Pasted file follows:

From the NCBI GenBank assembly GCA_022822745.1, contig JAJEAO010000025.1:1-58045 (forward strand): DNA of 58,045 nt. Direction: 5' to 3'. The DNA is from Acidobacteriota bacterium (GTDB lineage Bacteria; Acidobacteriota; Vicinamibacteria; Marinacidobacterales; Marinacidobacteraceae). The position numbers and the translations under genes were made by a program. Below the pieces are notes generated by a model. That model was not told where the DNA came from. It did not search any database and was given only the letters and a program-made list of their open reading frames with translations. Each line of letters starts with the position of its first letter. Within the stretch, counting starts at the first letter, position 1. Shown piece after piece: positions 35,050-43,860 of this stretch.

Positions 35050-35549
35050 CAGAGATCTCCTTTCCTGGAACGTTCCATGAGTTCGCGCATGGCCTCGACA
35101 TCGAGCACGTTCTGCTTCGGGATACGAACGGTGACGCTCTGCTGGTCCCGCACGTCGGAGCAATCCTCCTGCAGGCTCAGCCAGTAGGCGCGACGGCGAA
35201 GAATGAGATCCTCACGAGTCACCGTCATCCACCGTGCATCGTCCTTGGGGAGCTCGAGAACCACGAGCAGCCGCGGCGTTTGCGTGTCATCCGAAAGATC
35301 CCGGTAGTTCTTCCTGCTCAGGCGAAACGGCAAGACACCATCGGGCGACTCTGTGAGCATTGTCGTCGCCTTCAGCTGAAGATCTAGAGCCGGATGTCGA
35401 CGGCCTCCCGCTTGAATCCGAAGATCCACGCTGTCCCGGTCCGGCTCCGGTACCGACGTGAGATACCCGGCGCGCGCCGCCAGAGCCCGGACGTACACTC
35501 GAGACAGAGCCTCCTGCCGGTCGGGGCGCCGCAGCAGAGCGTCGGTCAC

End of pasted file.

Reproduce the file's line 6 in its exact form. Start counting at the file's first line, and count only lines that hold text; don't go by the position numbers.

35301 CCGGTAGTTCTTCCTGCTCAGGCGAAACGGCAAGACACCATCGGGCGACTCTGTGAGCATTGTCGTCGCCTTCAGCTGAAGATCTAGAGCCGGATGTCGA